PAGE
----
What the UK can tell us about FinTech regulation
The UK is ranked as one of the most ‘fintech friendly’ territories in the world.
The UK government’s publicly stated position is to make the UK the ‘global capital of FinTech’ and it provides an increasing amount of support to the sector. As a result, a large amount of fintech business is based or represented in the UK and specifically London. Even with the cloud of Brexit looming, London continues to experience growth in venture funding for FinTech companies, with investment reaching $3.3bn last year.
Part of the UK’s appeal to FinTech companies is its collaborative approach to regulation with businesses in the sector. Initiatives like the Financial Conduct Authority (FCA)’s ‘project innovate’ and ‘regulatory sandbox,’ which help businesses to introduce and test new financial projects and distribution methods, have helped establish the UK as a leader in FinTech and as a global authority on FinTech regulation.
As the use of technology increases across the financial services industry, FinTech companies leading this innovation can be held accountable to the same regulatory pressures as traditional financial institutions. Some FinTechs may not be prepared for these regulatory pressures, or, may lack the internal infrastructure and risk management programmes to be fully compliant.
Businesses in the sector should be aware of the UK’s developing regulatory environment, in particular a few key areas which are under scrutiny:
Depending on their activities, UK regulated firms can be expected to comply with more specific regulatory requirements for new types of services, like crowdfunding and peer-to-peer lending for which the FCA published their new rules and guidance in June this year. Specifically, the guidelines emphasized the protection of inexperienced investors, the appropriateness of these products for this type of investor and the protection of the investment should the lending platform become insolvent for any reason.
New payment technology services also draw attention from regulators. In the UK, the second Payment Services Directive (PSD2) was brought in to better protect consumers when they make online purchases, make cross-border European payments safer and encourage competition in the banking sector by taking away the traditional financial institutions monopoly on payment data.
In providing financial services, FinTech firms should consider that the FCA and Prudential Regulatory Authority (PRA)’s legislation to protect consumers will always apply. Banking and eMoney firms should also keep in mind that the Financial Ombudsman will soon be able to make financial services firms pay significantly more compensation to consumers and qualifying businesses in the event a complaint is referred and upheld by them.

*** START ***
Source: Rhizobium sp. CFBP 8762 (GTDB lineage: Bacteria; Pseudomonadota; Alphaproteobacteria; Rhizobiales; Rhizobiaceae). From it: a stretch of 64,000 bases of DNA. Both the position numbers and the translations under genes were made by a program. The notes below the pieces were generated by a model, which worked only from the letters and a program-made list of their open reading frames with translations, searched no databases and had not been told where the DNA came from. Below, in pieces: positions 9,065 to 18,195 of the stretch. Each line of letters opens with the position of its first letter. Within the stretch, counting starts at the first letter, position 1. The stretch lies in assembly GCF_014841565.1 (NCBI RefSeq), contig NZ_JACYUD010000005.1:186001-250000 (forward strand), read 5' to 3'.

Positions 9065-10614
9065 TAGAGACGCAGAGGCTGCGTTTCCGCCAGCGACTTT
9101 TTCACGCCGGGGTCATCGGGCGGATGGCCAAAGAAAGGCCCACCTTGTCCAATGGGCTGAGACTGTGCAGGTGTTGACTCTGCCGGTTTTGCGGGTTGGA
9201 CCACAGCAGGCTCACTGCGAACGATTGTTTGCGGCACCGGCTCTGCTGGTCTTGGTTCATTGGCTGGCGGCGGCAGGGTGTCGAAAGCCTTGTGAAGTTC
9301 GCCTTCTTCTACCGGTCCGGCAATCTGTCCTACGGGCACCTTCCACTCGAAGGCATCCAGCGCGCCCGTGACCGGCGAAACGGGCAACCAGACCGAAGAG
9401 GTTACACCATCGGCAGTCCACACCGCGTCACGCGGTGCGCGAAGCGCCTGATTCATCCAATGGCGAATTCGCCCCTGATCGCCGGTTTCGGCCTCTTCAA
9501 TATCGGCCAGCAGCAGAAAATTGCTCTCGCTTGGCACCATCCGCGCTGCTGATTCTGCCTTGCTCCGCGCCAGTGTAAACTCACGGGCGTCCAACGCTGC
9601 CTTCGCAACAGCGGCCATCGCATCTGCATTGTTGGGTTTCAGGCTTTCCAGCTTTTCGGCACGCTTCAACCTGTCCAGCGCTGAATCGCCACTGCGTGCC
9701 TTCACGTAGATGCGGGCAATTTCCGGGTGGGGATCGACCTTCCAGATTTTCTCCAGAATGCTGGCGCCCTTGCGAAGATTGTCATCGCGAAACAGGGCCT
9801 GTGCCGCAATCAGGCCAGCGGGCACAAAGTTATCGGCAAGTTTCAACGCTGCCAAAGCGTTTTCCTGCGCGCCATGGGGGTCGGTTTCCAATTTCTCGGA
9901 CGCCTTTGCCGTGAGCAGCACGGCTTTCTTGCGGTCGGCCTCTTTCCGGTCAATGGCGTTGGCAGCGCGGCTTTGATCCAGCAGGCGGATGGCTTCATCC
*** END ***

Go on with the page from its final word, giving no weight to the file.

To protect consumers, the FCA has also recently put a temporary ban on the mass marketing of ‘mini bonds’ to retail investors, these products can often be invested in via Peer 2 Peer (P2P) lending platforms, while they consult on permanent rules for this industry. Some P2P lending products offer ambitious return targets with very high-risk investments and are sold in the wrapper of an ‘Innovative Finance ISA’ (IFISA) which are promoted alongside cash ISAs even though they are very different, cash ISAs being relatively low risk and IFISAs being generally high risk.
Due to the nature of their businesses many FinTech firms will process high volumes of payments or other financial transactions online. These platforms can provide greater opportunity for criminals looking to launder money or fund nefarious activities. It’s critical that FinTechs have the necessary procedures and software in place to comply with the UK Anti-Money Laundering, Terrorist Financing and Transfer of Funds Regulations 2017. The FCA is also exploring the potential for a cross-sector ‘know your customer’ platform to support compliance.
Many FinTechs, by nature of the services they offer, will use and hold an increasing amount of customer data. In response, the FCA and the Information Commissioner’s Office (ICO) have been increasing efforts to collaborate on an effective supervisory and enforcement approach for FinTechs. Companies need to make sure they have robust procedures in place to be GDPR compliant, as ICO fines are steep and there is always a risk of criminal liability and damage claims from customers impacted by a data breach.
UK regulators have played a collaborative, forward-thinking role in implementing regulation for FinTech that doesn’t stifle innovation or slow the growth of the market, and the FCA is exploring global initiatives that would remove some of the cross-border regulatory barriers that FinTech firms may face when trading internationally. Regardless, the FinTech market will continue to attract a growing level of attention from regulators and as these companies grow, they must focus on the unique exposures facing their industry as well as their individual business’ risk management capabilities in order to stay on the right side of the line.